History of insulation resistance testing
Insulation resistance testing, or ‘megger’ testing as it is more commonly known, does what it says on the tin: it tests the resistance of the insulation of all live parts in electrical circuits. The measured value is then compared with minimum values stated in the Standard, in order to verify that there is not a breakdown of insulation caused by damage to cables and other component parts of a circuit.
The 1st Edition of the IEE Wiring Regulations in 1882 required testing to be carried out, but it did not provide minimum values of insulation resistance. However, it did recognise the importance of testing an installation and stated:
The difficulties that beset the electrical engineer are chiefly internal and invisible, and they can only be effectually guarded against by "testing" or probing with electric currents. They depend chiefly on leakage, undue resistance in the conductor, and bad joints, which lead to waste of energy and the production of heat. These defects can only be detected by measuring, by means of special apparatus, the currents that are either ordinarily or for the purpose of testing, passed through the circuit.
The 2nd Edition of the IEE Wiring Regulations in 1888 did not provide any further detail in terms of the tests required or the minimum values of insulation resistance to be achieved, but Regulation no. 37 stated that “records should be kept of all tests, so that any gradual deterioration of the system may be detected”. This was the first requirement in the Wiring Regulations for a schedule of test results to be provided.
It wasn’t until the 3rd Edition of the IEE Wiring Regulations in 1897 that specific details for insulation resistance testing appeared. It was stated, in Regulation no. 15, that:
EMF equal to twice the EMF which will ordinarily be used is to be applied, and the insulation resistance between the whole system and earth must be measured after one minute’s electrification. The insulation should not be less than 10 megohms, divided by the maximum number of amperes required for the lamps and other appliances.
A similar test was also required to be carried out 15 days after the installation was put into service. At this time, the main concern of the Regulations was fire, as opposed to electric shock. It is unclear where this value came from originally; it is likely to have been something that was agreed amongst committee members.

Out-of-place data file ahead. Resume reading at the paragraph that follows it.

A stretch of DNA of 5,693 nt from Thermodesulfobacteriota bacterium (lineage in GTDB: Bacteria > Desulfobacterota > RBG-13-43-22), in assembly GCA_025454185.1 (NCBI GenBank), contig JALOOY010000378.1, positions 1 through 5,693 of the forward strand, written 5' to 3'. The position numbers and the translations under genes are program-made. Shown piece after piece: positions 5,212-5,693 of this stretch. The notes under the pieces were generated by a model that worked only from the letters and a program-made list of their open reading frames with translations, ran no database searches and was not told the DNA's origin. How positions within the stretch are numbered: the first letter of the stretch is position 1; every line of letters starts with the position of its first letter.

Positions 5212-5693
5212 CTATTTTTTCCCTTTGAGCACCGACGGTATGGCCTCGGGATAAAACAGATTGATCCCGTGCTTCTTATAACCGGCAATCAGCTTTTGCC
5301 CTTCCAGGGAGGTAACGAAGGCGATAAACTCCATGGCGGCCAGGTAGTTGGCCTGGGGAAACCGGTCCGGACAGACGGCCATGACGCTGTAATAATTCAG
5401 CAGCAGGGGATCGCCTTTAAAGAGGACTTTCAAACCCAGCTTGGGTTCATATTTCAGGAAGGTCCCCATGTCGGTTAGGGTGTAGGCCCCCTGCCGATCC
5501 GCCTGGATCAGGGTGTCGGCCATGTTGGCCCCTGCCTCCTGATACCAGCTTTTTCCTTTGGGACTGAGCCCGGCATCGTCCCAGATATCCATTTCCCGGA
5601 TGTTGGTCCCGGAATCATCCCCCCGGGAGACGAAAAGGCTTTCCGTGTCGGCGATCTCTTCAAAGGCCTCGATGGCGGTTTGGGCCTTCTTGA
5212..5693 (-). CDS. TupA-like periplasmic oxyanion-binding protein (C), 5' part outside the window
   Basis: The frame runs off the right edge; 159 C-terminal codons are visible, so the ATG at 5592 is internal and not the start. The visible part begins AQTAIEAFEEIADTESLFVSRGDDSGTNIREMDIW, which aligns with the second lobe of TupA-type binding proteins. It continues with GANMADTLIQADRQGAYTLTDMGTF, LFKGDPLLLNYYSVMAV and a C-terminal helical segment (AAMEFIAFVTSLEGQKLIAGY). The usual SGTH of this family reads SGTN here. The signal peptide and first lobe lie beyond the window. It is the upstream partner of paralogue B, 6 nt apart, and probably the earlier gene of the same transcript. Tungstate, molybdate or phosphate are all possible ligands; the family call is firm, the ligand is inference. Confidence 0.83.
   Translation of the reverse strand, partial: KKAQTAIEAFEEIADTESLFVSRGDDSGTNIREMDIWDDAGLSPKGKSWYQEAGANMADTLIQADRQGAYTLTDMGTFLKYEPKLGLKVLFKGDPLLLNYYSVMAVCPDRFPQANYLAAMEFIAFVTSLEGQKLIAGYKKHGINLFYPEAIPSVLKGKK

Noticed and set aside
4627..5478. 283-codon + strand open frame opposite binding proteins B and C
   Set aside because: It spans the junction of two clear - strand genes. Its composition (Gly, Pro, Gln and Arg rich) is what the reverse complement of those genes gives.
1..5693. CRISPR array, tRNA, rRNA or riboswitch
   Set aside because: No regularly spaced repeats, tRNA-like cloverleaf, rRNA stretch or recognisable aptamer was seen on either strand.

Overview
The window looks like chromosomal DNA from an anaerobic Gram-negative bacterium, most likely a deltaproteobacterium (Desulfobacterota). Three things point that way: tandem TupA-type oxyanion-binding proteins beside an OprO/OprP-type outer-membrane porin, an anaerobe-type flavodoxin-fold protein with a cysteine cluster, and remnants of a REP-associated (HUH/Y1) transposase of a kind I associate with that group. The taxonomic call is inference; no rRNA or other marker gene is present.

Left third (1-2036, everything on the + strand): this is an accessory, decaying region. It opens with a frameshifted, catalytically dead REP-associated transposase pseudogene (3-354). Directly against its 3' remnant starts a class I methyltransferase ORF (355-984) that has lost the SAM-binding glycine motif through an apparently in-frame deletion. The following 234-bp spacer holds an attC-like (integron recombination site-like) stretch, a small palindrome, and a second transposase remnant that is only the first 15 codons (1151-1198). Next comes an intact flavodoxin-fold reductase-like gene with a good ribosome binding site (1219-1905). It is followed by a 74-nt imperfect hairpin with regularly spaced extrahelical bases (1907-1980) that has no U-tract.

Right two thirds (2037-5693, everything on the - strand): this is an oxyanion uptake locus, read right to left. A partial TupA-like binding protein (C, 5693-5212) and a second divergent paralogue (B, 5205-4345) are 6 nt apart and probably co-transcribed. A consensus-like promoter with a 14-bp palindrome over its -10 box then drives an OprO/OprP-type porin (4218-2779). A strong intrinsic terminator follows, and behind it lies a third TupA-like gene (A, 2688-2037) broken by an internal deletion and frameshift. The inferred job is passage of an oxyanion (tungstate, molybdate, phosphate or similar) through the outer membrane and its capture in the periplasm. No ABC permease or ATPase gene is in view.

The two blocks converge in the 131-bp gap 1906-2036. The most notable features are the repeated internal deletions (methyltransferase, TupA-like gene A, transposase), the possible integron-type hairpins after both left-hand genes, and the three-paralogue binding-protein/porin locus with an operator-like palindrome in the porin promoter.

Table 1 (below) is taken from the 3rd Edition and shows different minimum values of insulation resistance according to cable size and length.
By the time of the 4th Edition of the IEE Wiring Regulations in 1903, the requirements had changed. Regulation no. 78 stated that “the insulation resistance to earth must not be less in megohms than 30 divided by the number of points under test.” At this time, points were considered to be a “number of pairs of terminal wires from which it is proposed to take the current, either directly, or by flexibles, to lamps or other appliances”. This edition described an alternate method of testing with the installation complete: a reduced minimum value of 25 megohms divided by the number of 30 watt lamps. Connected equipment such as motors, heaters and other electrical appliances were required to have a minimum insulation resistance value of “500,000 ohms”. (Note that the value was in ohms, as opposed to megohms.)
The 5th Edition of the IEE Wiring Regulations introduced a new minimum value of insulation resistance for any individual sub-circuit. It stated that the value must not fall below 1 megohm, as for connected equipment.